UK Human Rights Law in 2021

Principles such as fairness, dignity, equality and respect constitute the basis of human rights.  Human rights law was created to protect the individual in their everyday life regardless of who they might be, where they are and how they chose to go about their life. The human rights of people in countries that belong to the council of Europe, including the UK, are protected by The European Convention on Human Rights. The Human Rights Act 1998 protects UK citizens and gives emphasis on the rights established in the  European Convention on Human Rights. These rights are also known as Convention rights. 

If an individual’s human or convention rights have been breached, they can proceed to a UK court to take action under the Human Rights Act. And if necessary the individual can likewise take their case to the European Court of Human Rights.

Based in Strasbourg, France, The European Court of Human Rights ensures that all the countries within the Council of Europe, including the UK, abide by the European Convention on Human Rights. So for individuals who could not achieve the remedy that wished for in a UK court, they will always have the right to take their case to the court in Strasbourg, France. Any individual is permitted to bring their case to the European Court of Human Rights if they have taken their case as far as possible in a UK court. For example, if the individual has been refused the right to apply for a judicial review, their case has reached a final appeal, the UK court has made a declaration of incompatibility,  or has been refused the right to appeal, they can then proceed to submit their case to the European Court of Human Rights. 

Regardless if the individual is a British citizen, a foreigner or expat or an asylum seeker, The Human Rights Act protects every individual on British soil. All public authorities, such as hospitals, the court or the police force, must submit to the Human Rights Act as it compels them to act in a way which is consistent and compatible with every individual’s human rights. Public authorities must incorporate the Human Rights act in every decision that is made about any individual, even when implementing policies and planning services. The police force for example must take positive steps to protect an individual who might be in danger and if this step is not taken, then they breach your right to life, under article 2.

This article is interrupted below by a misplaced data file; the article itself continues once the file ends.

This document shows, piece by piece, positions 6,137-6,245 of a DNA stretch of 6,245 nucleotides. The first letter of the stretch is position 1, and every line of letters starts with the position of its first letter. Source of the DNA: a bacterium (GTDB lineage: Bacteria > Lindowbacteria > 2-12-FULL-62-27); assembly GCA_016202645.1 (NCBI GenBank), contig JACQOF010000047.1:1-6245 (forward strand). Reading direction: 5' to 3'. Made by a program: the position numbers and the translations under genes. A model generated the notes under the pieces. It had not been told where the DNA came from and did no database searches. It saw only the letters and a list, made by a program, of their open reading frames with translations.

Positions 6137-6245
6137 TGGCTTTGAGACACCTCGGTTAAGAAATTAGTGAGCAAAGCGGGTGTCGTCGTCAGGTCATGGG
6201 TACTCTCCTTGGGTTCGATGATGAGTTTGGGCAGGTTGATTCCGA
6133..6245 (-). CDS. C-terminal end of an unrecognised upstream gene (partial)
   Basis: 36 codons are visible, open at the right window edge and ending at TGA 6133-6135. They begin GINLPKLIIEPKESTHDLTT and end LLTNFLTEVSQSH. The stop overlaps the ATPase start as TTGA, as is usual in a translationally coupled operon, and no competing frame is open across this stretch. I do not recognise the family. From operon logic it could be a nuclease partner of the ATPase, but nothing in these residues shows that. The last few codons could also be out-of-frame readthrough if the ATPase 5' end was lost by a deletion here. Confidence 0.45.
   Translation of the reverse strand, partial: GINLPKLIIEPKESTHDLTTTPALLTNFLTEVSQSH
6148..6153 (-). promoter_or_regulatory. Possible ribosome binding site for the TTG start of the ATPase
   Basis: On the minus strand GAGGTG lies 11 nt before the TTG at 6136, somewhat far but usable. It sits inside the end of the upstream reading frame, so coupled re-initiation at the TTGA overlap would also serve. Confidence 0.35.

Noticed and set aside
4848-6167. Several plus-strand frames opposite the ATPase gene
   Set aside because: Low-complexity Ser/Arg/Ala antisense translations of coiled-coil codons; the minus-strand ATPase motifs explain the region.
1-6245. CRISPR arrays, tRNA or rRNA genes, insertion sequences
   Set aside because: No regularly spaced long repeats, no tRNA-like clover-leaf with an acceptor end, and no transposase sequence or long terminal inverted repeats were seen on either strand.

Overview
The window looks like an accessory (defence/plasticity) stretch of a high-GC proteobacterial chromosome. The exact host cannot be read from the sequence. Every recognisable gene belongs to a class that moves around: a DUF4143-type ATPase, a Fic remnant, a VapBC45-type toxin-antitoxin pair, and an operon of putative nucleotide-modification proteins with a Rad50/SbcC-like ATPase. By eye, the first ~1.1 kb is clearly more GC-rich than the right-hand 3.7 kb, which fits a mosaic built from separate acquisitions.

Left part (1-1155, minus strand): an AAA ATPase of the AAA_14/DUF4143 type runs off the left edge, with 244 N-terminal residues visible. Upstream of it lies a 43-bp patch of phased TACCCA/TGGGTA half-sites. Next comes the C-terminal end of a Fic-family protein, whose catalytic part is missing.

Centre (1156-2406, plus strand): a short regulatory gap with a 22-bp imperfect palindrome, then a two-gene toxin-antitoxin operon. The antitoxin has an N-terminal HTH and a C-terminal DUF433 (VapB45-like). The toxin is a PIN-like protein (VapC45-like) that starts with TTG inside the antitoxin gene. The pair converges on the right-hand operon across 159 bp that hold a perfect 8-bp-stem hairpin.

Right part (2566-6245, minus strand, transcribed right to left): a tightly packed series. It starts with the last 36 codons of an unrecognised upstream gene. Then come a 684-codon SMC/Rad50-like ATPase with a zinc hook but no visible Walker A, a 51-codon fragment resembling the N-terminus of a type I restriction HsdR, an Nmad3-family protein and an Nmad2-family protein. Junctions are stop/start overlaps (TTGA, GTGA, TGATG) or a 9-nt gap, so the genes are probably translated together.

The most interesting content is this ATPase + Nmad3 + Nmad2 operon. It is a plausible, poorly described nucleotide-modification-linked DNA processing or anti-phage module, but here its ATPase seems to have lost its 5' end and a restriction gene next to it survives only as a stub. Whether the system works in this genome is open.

Private organisations and other individuals are not subject to the same obligations as public authorities. Action cannot be taken against a person or private organisation under the claim of breaching human rights. However, if you have been unfairly treated by an employer for example, the court will examine whether your human rights have been breached and take that into account. As the court is a public authority, they must consider whether your human rights have been breached or not, and act respectively. In all cases that all courts deal with in the UK, whether against a public authority or between individuals, they must account for the law which is nearest to the Human Rights Act.   
Any individual who wishes to take court action must bear in mind that it can be a very long, stressful and expensive process. And it is also important to consider that if a case is lost in court, then all legal costs have to be paid by the losing party. Before taking court action, it is highly advised that an individual gets advice or appoints an experienced solicitor or human rights lawyer to help guide and advise them throughout the process. Experienced teams located in London such as Gulbenkian Andonian Solicitors can be of great help to provide the guidance and understanding of the law in its whole entirety. It is only by speaking to a team of professionals that are well versed with the law, that you will have the tools to move forward with your case or pending human rights situation. Essentially, human rights laws are established to guarantee basic rights and fundamental freedoms to all human beings equally and that every individual is born free and equal in rights.


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